As captain of the Discovery, Michael Burnham has been busy reforging links with alien worlds on behalf of the Federation. But the stakes are raised even higher when Discovery is tasked with assisting a damaged space station – with the President of the Federation accompanying them as an observer.
This season of blogs will be a bit erratic. Currently, Star Trek Discovery is streaming on a 13-hour recurring loop on Pluto TV, and you basically have to catch the episode you want at the time least inconvenient to you. Therefore, these blogs will come out at points when my life aligns with catching the episode I want to see.
Anyway, here we are with a brand new season of Discovery, 32nd century edition. After three seasons of avoiding command in one way or another, Michael Burnham is now in the big chair, with the responsibility of generally spreading the good word about the Federation. We open the season with her and Book trying to negotiate with some easily offended “butterfly people”, a scene which reminds us that Burnham’s style is to go for high-risk strategies, in the certainty that her status as a main character will protect her.
And indeed, Burnham’s next mission sees more of the same, as she chooses to risk herself in the hopes of saving some workers trapped in a space station. To be honest, I couldn’t muster up much enthusiasm for any of this. Another day, another bunch of aliens to rescue from almost-certain death. Oh look, that guy has one mission to go before retirement – guess he’s not making it out alive, then. And to follow it all up, oh look, the captain of the ship is arguing with the senior official who came along to observe the mission. I guess I should find this familiar and comforting, but instead it’s all just bit tired and unengaging.
Meanwhile, Saru is still back on Kaminar, where he has been helping Su’Kal acclimate to life among their people. Su’Kal is keen to free Saru up to respond to the demands of the plot, however, stating that he’s fitting in just fine and no longer needs supervision. There’s not much to say on that one, except to try to forget that Su’Kal was the sole cause of The Burn.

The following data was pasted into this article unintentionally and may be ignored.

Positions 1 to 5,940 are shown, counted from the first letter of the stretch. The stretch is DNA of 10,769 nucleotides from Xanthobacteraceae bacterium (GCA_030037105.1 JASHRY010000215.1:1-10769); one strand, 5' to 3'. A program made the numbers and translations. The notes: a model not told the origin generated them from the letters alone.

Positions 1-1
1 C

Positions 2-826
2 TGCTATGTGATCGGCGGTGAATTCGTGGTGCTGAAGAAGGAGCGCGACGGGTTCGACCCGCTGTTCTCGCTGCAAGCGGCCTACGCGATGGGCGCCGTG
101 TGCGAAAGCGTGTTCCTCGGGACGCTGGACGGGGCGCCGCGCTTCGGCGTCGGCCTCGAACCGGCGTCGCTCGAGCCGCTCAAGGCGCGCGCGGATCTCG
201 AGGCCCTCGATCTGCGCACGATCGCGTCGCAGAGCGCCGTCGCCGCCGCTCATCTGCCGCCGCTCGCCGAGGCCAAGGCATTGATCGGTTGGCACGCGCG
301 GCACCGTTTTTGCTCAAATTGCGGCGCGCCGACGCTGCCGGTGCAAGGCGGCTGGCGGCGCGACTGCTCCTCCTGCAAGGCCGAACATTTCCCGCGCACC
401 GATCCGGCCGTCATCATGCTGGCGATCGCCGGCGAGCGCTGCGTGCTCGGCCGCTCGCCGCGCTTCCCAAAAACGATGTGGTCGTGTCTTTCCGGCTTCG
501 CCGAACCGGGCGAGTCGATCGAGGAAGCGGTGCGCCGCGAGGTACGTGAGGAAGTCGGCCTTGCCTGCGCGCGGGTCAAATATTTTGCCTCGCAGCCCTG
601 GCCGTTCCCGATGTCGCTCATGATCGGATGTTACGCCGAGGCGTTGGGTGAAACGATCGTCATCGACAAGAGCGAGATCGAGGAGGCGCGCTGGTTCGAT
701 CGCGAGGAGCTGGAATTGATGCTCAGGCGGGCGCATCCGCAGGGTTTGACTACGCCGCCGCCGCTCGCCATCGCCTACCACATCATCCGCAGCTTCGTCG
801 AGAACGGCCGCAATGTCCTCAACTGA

And last but not least, we come to Book and Kwejian. After his opening scene adventures with Burnham, Book heads back to Kwejian for some bonding time with his ‘bro’ Kyheem, and Kyheem’s young son. It’s all so wholesome that it can only mean one thing – something bad is about to happen. And indeed, by the end of the episode, this season’s big bad space anomaly destroys the entire planet.
Oh, Book. I like you, and wanted you to be spared the ultra-drama. Discovery never does anything by halves – entire planets are destroyed, families and happiness ruined, and all in service of some season-long plot. Why can’t Book just be a guy who likes flying around the galaxy with his cat? Why does he too have to be burdened with a great loss?
Notes and Observations
- Yet more promotions for this season – Tilly is now a lieutenant, whilst Adira has become an ensign. Stamets and Culber are commanders, and the various background characters whose names I always have to look up have also been promoted.
- Gray is still present, and the plan is for him to ‘reincorporate’ into a new body, once such a thing can be found.
- President Rillak appears to be at least part Cardassian.
- Burnham seems upset that Rillak doesn’t consider her ready to be on the shortlisted for the Voyager-J captaincy. Is she really so eager to move on – she’s only been captain of the Discovery for five minutes.
Summary – Kobayashi Maru: The word of the day is ‘meh’.